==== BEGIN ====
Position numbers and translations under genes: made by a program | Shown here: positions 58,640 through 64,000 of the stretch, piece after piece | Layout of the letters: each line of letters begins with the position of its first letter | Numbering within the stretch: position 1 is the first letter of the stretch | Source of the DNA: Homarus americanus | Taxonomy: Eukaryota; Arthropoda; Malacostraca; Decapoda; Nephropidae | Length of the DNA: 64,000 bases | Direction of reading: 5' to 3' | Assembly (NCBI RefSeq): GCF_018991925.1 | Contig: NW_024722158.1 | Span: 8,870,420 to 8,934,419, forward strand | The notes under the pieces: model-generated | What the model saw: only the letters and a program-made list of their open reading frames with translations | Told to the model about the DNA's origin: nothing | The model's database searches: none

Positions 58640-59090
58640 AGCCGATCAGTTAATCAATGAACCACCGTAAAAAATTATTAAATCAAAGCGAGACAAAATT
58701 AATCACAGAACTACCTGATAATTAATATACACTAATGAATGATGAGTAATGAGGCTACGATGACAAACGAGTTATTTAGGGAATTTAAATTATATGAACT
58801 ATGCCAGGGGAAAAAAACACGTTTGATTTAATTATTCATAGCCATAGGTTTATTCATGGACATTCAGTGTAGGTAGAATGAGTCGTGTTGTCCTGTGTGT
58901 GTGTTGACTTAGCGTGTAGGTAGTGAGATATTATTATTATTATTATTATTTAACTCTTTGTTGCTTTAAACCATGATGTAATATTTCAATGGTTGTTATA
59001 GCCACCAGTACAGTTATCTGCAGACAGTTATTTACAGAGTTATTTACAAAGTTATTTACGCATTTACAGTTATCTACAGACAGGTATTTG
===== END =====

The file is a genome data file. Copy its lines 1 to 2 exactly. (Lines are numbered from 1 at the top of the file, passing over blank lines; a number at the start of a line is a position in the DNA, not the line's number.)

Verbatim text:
Position numbers and translations under genes: made by a program | Shown here: positions 58,640 through 64,000 of the stretch, piece after piece | Layout of the letters: each line of letters begins with the position of its first letter | Numbering within the stretch: position 1 is the first letter of the stretch | Source of the DNA: Homarus americanus | Taxonomy: Eukaryota; Arthropoda; Malacostraca; Decapoda; Nephropidae | Length of the DNA: 64,000 bases | Direction of reading: 5' to 3' | Assembly (NCBI RefSeq): GCF_018991925.1 | Contig: NW_024722158.1 | Span: 8,870,420 to 8,934,419, forward strand | The notes under the pieces: model-generated | What the model saw: only the letters and a program-made list of their open reading frames with translations | Told to the model about the DNA's origin: nothing | The model's database searches: none

Positions 58640-59090